Life Hacks for People with Arthritis Save
Since moving to South Florida (also popularly known as "God's Waiting Room" by the locals). I've learned a lot more about Lipstick Rheumatology. This moniker was made famous by my friend and colleague, Dr. Kathryn Dao, who first wrote about the nuances of being a female with rheumatic disease. This blog focuses on three popular products recommended by my female patients that serve as life improving hacks.
One of my patients recently brought her husband to her appointment. They were celebrating their 40th wedding anniversary. Her husband told me how beautiful his wife is and that he has always loved her long hair. (Historically, this patient has sported a pixie cut for the last several years.) Her now chin length hair is credited to the light weight, Revlon One-step volumizing hair dryer. It has a wide grip base allowing you to dry and style hair quickly. This saves time and effort... and apparently, marriages.
Another patient recently showed me her Vivi pocket dresser multitool. This ingenious little device has two size button hole options and multiple pulls for zippers and shoe laces. It's not completely intuitive, so I recommend a short tutorial on YouTube or Amazon. It's small enough to put in a purse or pocket, though a little on the heavy side. I recommend this to all of my patients who have trouble with buttons and pulls.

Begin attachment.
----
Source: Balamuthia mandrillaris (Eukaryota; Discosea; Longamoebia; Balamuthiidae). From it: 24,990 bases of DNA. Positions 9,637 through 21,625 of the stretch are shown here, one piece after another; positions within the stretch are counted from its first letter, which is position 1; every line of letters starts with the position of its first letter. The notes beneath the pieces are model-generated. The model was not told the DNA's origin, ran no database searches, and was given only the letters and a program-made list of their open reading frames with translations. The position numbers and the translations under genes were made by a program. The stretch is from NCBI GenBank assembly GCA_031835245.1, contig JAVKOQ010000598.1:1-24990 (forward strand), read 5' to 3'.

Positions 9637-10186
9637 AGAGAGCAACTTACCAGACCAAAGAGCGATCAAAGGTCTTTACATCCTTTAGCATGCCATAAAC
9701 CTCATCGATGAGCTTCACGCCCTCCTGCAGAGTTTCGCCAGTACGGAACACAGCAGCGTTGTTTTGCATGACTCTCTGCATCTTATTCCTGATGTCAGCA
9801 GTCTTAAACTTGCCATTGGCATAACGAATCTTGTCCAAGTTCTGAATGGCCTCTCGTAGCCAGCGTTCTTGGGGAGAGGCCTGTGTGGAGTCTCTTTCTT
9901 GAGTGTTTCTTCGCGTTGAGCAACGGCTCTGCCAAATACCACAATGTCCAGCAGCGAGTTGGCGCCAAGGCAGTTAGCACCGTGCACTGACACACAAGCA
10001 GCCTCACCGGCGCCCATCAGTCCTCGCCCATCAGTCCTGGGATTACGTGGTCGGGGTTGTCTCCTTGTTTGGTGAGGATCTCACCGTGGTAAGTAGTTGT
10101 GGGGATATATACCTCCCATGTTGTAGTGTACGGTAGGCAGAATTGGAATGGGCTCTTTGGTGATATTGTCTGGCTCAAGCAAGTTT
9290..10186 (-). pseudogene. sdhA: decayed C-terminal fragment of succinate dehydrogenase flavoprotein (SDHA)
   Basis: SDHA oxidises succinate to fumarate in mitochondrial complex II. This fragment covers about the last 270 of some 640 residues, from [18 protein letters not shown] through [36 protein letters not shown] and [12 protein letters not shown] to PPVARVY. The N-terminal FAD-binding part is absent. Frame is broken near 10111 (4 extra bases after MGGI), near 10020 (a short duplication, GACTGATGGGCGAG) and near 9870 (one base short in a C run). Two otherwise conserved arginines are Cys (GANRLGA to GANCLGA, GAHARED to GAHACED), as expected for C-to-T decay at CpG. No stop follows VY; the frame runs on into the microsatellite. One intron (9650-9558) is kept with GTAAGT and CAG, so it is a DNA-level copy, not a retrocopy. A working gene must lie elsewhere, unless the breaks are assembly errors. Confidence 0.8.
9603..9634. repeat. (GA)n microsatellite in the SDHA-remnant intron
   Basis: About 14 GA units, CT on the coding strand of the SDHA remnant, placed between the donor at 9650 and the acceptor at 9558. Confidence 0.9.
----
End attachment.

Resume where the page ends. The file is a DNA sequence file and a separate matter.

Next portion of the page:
If you ask your patients, difficulty with jewelry can often be a very real complaint. We generally think to ask about ring sizing and trouble with knuckles, but what about bracelets? My sweet, jewelry making RA patient brought up the Bracelet Magic bracelet fastener. It's a flexible fastening device that allows you to wrap the bracelet around your wrist prior to securing. The downside is that you still have to get the clasp open on the other side in order to use the product. If all else fails, remind your patients that they can take their jewelry to a jeweler to get new, easier to open magnetic clasp on bracelets and necklaces.
Small life-hacks can make a huge difference in a patient's quality of life. It never surprises me just how much our patients can teach us...we just have to be willing to listen. Have your patients shared any life-hacks with you?